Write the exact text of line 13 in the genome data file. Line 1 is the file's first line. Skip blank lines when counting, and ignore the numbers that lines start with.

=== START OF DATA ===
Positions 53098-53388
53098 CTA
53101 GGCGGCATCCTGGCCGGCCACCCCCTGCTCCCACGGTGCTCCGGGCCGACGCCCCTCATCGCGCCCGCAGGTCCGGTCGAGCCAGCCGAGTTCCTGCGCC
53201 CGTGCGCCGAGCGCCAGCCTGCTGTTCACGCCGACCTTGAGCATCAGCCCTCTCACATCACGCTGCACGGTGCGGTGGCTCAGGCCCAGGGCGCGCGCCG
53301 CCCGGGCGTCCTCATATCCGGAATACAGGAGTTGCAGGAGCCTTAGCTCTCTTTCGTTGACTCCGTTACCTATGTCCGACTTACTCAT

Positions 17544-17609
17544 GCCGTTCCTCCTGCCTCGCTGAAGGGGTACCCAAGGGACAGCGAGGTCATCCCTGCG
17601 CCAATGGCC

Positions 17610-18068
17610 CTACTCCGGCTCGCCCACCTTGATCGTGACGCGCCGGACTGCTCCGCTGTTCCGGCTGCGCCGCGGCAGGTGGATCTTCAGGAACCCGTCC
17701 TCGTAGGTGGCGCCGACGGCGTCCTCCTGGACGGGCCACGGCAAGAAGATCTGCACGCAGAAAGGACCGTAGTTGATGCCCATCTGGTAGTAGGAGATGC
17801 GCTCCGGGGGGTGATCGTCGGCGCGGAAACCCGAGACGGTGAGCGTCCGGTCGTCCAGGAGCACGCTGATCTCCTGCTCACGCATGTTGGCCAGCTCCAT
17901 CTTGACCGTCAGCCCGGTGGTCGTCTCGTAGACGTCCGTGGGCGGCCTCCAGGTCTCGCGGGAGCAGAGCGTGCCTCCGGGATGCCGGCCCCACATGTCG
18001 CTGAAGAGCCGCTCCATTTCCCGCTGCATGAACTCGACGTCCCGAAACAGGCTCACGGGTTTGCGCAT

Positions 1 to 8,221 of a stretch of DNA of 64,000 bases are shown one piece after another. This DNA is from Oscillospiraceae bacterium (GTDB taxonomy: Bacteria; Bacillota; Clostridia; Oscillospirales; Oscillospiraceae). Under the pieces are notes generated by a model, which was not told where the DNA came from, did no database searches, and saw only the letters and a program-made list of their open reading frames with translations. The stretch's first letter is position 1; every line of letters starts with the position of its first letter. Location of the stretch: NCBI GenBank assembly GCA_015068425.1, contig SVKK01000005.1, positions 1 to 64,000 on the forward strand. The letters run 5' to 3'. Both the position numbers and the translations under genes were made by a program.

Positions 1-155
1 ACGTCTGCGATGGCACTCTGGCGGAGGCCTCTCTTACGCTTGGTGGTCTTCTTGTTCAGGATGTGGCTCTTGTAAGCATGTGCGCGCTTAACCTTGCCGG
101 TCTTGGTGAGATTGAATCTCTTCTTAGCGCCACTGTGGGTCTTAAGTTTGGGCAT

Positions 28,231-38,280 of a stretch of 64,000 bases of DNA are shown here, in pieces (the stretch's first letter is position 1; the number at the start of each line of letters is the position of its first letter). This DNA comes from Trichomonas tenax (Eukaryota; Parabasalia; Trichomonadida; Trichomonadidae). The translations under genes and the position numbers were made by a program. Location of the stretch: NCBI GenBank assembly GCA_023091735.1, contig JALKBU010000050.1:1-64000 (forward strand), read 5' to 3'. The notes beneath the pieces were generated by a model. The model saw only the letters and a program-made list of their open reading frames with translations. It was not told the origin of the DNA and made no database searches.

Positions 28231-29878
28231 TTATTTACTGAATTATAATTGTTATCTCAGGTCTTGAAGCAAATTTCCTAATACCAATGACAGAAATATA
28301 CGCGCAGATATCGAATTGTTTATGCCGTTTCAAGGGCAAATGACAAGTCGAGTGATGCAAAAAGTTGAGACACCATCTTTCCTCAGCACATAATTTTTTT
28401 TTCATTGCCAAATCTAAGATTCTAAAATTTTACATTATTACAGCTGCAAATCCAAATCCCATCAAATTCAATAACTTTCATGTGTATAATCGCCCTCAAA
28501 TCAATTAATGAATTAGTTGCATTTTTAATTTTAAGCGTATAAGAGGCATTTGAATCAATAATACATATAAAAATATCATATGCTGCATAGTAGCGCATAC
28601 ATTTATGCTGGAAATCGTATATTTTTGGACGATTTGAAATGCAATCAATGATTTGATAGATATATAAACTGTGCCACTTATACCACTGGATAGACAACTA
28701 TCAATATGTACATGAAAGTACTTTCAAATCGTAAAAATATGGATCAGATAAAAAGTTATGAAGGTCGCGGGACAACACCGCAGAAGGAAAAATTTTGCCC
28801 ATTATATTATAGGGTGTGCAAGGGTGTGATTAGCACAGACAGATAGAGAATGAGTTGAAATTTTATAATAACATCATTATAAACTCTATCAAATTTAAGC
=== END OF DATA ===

17901 CTTGACCGTCAGCCCGGTGGTCGTCTCGTAGACGTCCGTGGGCGGCCTCCAGGTCTCGCGGGAGCAGAGCGTGCCTCCGGGATGCCGGCCCCACATGTCG